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APR
2019

Wood Burning Stoves in Cabins and Small Spaces

We have teamed up with West Country Stoves who have recently fitted a small wood burning stove to one of our Cabins in Devon.

They have written a really useful blog below on choosing the right stove for your small space or cabin plus some hugely helpful top tips around the safety aspects.

Why chose a stove?

Wood burning stoves in cabins and small spaces are a fantastic option, particularly if  you are planning on using them all year round. A stove will see you through the chilly months from autumn to spring and the cooler summer evenings too, providing warmth and even some cooking facilities, without the need for any electricity. Perfect if your hideaway is in a remote spot, which all great hideaways are!

But before you choose your stove, make any alterations to a build, or even plans there are a few considerations to think through to ensure your installation is safe.

Which Stove?

Choosing the right stove is really going to be a key and we would always suggest taking professional advice from HETAS qualified suppliers/installers like West Country Stoves. With small cabins, it is always important to get the right stove output for your space.  You don’t want to have a large kW stove and then not be able to enjoy your cabin because it is too hot!

from left to right: The new Salamander small range cook stove, The Hobbit by Salamander stoves and The Charwood Cove 1 stove

Timber Buildings – Distances to Combustibles

Stoves can be installed into timber-framed buildings but you do need to consider the positioning of your stove.  For each stove, the manufacturer will state the safe distances the stove can be positioned to combustible materials. This includes distances to the rear and sides of the stove.  Distances to combustible materials can be reduced with the use of:

  • a heat shield, designed with an air gap to prevent heat transfer
  • a manufacturer supplied heat shield, which is fixed to the back of the stove.
  • choosing a stove which has been designed with minimal distances to combustibles.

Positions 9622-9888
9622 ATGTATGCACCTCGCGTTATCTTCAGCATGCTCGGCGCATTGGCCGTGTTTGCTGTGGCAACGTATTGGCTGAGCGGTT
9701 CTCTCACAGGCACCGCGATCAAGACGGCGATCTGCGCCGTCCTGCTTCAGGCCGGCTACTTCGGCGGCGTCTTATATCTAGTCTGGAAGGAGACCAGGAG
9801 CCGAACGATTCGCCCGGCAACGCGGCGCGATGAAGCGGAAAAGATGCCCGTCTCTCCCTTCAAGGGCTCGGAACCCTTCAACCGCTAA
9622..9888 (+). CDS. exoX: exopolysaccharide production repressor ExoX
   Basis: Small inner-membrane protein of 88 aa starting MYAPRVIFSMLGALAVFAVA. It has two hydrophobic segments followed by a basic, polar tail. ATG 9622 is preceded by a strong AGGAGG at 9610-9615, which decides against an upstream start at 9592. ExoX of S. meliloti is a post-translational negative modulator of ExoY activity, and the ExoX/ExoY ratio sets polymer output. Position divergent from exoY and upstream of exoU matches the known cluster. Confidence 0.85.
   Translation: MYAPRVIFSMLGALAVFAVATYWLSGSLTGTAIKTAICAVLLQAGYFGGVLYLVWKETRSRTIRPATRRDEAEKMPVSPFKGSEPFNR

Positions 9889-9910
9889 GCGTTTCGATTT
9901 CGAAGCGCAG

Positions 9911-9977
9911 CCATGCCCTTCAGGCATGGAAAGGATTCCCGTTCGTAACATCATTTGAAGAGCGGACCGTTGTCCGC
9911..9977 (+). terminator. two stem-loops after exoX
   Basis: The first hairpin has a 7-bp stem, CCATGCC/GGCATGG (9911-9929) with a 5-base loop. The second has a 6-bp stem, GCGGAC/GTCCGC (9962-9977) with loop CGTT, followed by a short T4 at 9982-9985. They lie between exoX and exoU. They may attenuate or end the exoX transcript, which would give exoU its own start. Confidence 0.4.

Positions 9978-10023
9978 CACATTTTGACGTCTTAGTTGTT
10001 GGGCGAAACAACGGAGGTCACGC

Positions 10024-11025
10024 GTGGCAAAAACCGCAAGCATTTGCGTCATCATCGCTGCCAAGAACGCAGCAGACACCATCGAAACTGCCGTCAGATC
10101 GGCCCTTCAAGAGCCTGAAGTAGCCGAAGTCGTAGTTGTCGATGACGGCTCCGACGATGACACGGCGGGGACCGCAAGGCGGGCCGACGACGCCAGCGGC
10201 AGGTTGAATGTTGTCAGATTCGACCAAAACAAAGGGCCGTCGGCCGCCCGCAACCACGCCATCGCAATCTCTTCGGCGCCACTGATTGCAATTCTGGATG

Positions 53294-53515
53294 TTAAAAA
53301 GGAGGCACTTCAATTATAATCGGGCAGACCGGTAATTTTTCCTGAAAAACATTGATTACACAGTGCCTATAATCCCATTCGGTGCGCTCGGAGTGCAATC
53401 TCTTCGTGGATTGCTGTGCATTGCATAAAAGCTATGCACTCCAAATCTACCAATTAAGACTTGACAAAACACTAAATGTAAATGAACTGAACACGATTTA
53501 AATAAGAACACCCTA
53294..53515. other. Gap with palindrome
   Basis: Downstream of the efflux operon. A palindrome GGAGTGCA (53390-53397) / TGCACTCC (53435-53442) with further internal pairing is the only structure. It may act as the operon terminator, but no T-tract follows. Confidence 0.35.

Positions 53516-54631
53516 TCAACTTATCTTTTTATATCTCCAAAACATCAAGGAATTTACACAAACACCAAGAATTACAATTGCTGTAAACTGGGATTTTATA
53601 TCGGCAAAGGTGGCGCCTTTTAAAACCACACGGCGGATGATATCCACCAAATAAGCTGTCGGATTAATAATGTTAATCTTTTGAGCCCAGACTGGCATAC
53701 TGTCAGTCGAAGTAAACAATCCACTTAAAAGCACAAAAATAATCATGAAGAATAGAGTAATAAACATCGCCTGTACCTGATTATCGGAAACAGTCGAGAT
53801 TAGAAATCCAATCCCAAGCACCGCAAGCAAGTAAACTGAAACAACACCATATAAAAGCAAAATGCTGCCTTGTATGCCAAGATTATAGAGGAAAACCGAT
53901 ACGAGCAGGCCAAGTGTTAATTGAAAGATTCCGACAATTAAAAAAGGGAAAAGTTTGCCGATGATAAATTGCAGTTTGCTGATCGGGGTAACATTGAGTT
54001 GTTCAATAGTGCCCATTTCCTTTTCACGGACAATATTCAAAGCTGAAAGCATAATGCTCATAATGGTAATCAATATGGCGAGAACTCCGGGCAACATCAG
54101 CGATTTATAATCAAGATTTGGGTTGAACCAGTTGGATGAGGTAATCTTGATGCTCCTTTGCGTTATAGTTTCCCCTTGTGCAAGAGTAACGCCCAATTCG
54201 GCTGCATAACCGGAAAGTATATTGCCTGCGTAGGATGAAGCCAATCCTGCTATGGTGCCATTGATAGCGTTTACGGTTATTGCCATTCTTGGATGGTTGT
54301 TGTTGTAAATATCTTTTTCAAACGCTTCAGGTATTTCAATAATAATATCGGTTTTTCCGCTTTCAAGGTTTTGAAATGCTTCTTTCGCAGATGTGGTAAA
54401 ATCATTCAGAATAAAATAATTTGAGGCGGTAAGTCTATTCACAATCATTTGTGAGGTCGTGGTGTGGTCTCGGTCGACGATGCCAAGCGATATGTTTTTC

• creating a masonry or stone section behind the stove.

Flue Systems For Cabins

Flue height is also an important consideration when selecting a stove.  Manufacturers will state the required flue height for each stove. Most stoves will operate on a 4.5m flue as standard, however, there are some which have been tested down to 3.5m which is more suitable for single storey buildings.

There are two choices of flue – single wall or twin wall insulated flue.  The choice of flue can be purely down to aesthetics. However, if choosing ‘single wall’, the flue will need to be a least 3 times the diameter away from any combustible materials (depending on the manufacturer).

In comparison, twin wall flue reduces the distances to combustibles greatly.  When the flue goes through the roof it must still have clearance to any combustible materials such as rafters, but this can be reduced to a minimum of 50mm (depending on the manufacturer).

Hearths

For cabins and other small buildings, it is likely that your floor is going to be constructed from timber and this can impact on your choice of stove as well unless planned into the build.  Some stoves require a 125mm constructional concrete hearth (due to heat transfer from the stove) which can then be overlayed with a more decorative hearth (eg. slate). Whilst other stoves just require a 12mm decorative hearth.  Generally, with all installations your hearth must be 300mm in front of the stove and 150mm to the sides, this is to protect your floor from any heat transfer and hot ash.

Air Vents

HETAS regulations for new buildings state that any wood burning stoves installed into new structures (post 2008) should have an air vent.  This is usually floor or wall mounted. Some wood burning stoves can be fitted with a direct air kit allowing the intake of air solely for the stove.

HETAS Installations

With any project where a stove is going to be installed it worth getting advice and guidance from a HETAS registered retailer like West Country Stoves. Whom, alongside Life Space Cabins team, will ensure that all the elements of installing a wood burning stoves in cabins or small spaces from planning to choosing your stove and installing are designed into your build from the outset.

So as you can see there are a few considerations which are well worth thinking about at the planning stage.  

And finally, if you are looking for some assistance or advice and installation in fitting a wood burning stove into your cabin or small space contact the team at West Country Stoves. They are always happy to talk stoves! (let them know where you found them!)

 

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